Reformed Science Fair Forces Eighth Graders to Adapt


Amir Mason

In response to the widespread presence of COVID-19, Westminster has completely reformed the Science Fair in the hope of making it safe while upholding the same sense of excitement and enjoyment as before.  

In the past, the Science Fair took place on a Tuesday during the middle of the day with 400-500 parents, sixth and seventh graders, alumni, and many more attending. This year, Westminster cannot afford to invite a large group of viewers into the Middle School, so the school began brainstorming a new structure for the fair. The results? A virtual Science Fair, in which groups create a video of their virtual tri-fold with an explanatory voice-over. Additionally, rather than judges consisting of several alumni and teachers, only the 8th-grade science teachers will be selecting the projects to advance.

With these changes, students face many challenges, as creating these unorthodox virtual presentations during a pandemic is very tricky. “You really can’t work on it as well together,” Florence Sumner, 8th-grade science teacher and Science Fair judge, stated. “We [Eighth Grade Science Teachers] had to get permission from Mrs. Morton to even let them [eighth graders] work together, and the parents had to sign a paper saying it was OK for them to work at home. And they then had to follow Westminster’s protocols, mask and all, making it all the more difficult to work together.”

Nonetheless, the Science Fair still has the same basic features that made it a staple in the Physical Science curriculum to begin with. Even during a pandemic, students explore a diversity of topics as they continue to find more problems and issues in the world that they hope to solve. With their projects, participants can then advance from the local Westminster Science Fair all the way to the Global Science Fair, gaining recognition and awards along the way. The Science Fair has consequently become a vital element of the Middle School experience, consistently igniting the passion of many 8th graders in science and problem-solving.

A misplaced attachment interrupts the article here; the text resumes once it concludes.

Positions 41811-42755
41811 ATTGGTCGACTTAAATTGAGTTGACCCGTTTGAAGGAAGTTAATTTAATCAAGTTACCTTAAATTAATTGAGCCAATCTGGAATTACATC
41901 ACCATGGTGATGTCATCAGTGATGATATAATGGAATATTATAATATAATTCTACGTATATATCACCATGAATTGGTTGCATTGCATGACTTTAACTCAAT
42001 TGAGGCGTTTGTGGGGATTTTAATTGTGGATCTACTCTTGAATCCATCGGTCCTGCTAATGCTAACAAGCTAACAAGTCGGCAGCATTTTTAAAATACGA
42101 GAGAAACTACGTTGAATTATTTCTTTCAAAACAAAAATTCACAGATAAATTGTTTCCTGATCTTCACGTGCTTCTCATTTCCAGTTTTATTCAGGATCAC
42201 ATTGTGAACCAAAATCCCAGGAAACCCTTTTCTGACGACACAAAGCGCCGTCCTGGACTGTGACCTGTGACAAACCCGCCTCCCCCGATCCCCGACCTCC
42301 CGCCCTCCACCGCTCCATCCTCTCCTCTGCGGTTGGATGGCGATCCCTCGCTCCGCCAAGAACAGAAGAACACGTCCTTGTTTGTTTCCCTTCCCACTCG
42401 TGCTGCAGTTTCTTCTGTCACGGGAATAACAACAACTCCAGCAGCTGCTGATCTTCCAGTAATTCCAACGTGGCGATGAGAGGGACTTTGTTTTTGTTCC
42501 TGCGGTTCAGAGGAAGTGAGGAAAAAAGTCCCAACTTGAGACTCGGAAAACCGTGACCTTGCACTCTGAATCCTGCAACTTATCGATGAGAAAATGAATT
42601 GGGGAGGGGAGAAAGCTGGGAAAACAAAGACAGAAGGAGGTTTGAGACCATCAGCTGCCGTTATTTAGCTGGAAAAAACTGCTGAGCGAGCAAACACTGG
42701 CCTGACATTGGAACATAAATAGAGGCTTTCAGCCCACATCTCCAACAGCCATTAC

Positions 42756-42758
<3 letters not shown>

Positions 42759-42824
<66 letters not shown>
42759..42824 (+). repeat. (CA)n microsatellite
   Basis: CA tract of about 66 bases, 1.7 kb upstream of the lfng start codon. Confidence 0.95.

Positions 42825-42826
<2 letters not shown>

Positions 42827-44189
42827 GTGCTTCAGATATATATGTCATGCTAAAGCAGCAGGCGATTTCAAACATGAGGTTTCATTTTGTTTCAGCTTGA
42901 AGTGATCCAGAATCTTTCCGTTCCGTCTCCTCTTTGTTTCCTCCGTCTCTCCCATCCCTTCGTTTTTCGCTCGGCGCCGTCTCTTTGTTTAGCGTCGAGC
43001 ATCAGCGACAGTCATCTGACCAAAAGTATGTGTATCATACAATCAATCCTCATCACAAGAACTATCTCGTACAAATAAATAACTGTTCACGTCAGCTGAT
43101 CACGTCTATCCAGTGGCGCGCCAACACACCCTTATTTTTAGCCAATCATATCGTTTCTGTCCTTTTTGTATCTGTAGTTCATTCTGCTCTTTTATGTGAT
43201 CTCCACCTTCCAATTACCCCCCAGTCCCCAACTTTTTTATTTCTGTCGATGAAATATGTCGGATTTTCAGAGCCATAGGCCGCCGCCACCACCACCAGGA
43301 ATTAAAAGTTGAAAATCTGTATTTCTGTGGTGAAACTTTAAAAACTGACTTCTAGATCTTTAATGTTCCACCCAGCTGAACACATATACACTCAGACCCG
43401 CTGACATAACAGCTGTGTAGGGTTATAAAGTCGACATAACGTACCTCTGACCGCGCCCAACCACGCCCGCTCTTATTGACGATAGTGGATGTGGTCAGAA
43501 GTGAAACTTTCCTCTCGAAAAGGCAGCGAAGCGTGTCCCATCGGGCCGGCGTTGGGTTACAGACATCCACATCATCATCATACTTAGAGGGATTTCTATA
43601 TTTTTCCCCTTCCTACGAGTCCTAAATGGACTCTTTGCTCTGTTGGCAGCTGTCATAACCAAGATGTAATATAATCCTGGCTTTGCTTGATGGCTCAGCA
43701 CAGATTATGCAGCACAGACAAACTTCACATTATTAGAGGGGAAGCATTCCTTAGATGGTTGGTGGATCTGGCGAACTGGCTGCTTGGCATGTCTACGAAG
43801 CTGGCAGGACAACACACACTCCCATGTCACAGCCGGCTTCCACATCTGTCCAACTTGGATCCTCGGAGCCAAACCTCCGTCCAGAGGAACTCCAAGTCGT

This year, students anticipate the date of November 18th for their presentations in eagerness of putting all their work to good use. 8th grader Bennett Abrams explains, “I am really looking forward to finally do my presentation because I have been eying it since I first saw [science fair projects] in 6th grade, and I can’t wait to explain my topic, wireless power transfer.”

By this means, the diligence and effort of 8th graders must not go unnoticed, as even in an altered Science Fair in which the odds are considerably stacked against them, they still put in the time to create the best projects possible.  It will be intriguing to see what innovative, and thought-provoking projects students develop, even with the Science Fair looking completely different.